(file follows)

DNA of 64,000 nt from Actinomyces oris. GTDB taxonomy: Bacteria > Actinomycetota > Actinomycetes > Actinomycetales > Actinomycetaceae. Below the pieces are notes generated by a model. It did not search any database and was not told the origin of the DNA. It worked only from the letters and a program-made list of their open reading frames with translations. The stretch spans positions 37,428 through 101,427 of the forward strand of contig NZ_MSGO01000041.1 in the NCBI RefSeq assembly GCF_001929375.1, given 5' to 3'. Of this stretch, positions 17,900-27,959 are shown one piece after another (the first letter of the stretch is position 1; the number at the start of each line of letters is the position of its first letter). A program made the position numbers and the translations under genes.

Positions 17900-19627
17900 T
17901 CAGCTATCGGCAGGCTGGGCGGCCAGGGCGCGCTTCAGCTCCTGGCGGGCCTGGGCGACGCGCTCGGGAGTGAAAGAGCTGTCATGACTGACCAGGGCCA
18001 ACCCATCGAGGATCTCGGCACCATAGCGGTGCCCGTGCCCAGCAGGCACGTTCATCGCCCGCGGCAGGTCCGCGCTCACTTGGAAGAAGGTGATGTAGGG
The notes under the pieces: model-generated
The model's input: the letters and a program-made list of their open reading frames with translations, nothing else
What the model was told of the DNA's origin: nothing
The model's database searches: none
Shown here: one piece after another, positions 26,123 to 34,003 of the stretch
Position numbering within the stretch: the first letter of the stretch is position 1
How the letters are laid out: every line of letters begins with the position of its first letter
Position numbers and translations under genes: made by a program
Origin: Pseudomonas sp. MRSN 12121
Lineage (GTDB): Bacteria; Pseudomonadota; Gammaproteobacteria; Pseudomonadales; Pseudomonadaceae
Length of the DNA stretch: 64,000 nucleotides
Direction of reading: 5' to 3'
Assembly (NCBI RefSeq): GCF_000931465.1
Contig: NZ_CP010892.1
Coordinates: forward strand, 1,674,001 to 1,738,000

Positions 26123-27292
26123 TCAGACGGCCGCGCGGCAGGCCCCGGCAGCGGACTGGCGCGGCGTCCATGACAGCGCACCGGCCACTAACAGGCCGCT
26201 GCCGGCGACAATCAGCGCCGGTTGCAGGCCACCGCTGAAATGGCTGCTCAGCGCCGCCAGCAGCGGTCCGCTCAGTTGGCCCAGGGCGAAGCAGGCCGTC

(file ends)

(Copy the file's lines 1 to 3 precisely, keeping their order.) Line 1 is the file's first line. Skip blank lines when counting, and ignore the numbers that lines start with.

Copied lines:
DNA of 64,000 nt from Actinomyces oris. GTDB taxonomy: Bacteria > Actinomycetota > Actinomycetes > Actinomycetales > Actinomycetaceae. Below the pieces are notes generated by a model. It did not search any database and was not told the origin of the DNA. It worked only from the letters and a program-made list of their open reading frames with translations. The stretch spans positions 37,428 through 101,427 of the forward strand of contig NZ_MSGO01000041.1 in the NCBI RefSeq assembly GCF_001929375.1, given 5' to 3'. Of this stretch, positions 17,900-27,959 are shown one piece after another (the first letter of the stretch is position 1; the number at the start of each line of letters is the position of its first letter). A program made the position numbers and the translations under genes.

Positions 17900-19627
17900 T